Dad, myself, and his wife Barbara on his 87th birthday.

A few years after my mother’s death, dad married a resident of the CCRC and they had a wonderful late-in-life marriage.  Dad’s wife, Barbara, died from complications of Parkinson’s in 2003 so once again, dad became a widower, but this time his biggest challenge was that he was in the early stages of Alzheimer’s disease.  He was still able to live semi-independently in an assisted living apartment at the complex and he was able to perform his activities of daily living (ADLs.)  Of us three adult children, the job of being dad’s caregiving team leader quite naturally fell to me.  I had worked in the senior care industry for several years so I was quite familiar with caregiving lingo and body frailties, not the least of which was Alzheimer’s and other dementia.

Dining room at my father's facility.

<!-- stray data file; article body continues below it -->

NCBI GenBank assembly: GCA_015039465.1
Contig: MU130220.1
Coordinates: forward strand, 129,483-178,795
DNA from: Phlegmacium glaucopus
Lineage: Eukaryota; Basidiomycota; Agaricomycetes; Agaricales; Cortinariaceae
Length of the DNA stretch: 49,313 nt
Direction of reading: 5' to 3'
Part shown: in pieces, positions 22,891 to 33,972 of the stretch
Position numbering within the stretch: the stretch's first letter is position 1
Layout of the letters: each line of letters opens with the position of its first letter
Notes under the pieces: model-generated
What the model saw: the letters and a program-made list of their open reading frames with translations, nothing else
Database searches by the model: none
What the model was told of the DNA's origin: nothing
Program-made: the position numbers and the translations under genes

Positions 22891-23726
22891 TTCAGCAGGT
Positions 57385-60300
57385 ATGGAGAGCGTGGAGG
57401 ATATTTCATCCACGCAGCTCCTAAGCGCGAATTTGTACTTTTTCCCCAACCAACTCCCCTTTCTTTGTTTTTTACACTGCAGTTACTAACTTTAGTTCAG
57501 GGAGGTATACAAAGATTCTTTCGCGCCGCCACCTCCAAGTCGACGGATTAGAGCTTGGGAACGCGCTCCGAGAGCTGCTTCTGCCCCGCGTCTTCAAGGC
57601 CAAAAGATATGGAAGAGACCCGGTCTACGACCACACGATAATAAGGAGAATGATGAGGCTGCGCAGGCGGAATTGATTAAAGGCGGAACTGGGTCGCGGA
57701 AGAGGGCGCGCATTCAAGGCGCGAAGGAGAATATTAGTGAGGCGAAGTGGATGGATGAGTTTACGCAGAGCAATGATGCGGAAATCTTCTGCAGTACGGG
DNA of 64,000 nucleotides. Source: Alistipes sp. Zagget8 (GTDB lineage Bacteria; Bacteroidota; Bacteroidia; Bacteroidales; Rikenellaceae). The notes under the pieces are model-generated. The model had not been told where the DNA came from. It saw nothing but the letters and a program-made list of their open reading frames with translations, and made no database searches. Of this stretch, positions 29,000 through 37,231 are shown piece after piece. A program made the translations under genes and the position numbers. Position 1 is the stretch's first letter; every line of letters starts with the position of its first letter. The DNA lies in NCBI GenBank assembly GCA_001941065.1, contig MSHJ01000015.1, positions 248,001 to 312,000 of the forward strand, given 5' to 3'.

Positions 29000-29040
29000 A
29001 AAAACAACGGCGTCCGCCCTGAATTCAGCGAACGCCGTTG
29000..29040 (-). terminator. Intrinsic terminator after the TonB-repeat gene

Initially, the miles that separated us wasn’t all that challenging.  He was still active, was fully capable of getting himself up in the morning, taking his medications, getting to the dining room, etc.  Us children would call dad frequently – and he still had the ability to call us – and we continued our visits throughout the year and although his dementia was obvious to us, we knew he was in good hands and that he was functioning quite well.  The staff was very attentive to him and if they had concerns, as his health care representative and financial power of attorney, they kept me abreast of the latest, the greatest, and the ever-increasing not-so-greatest.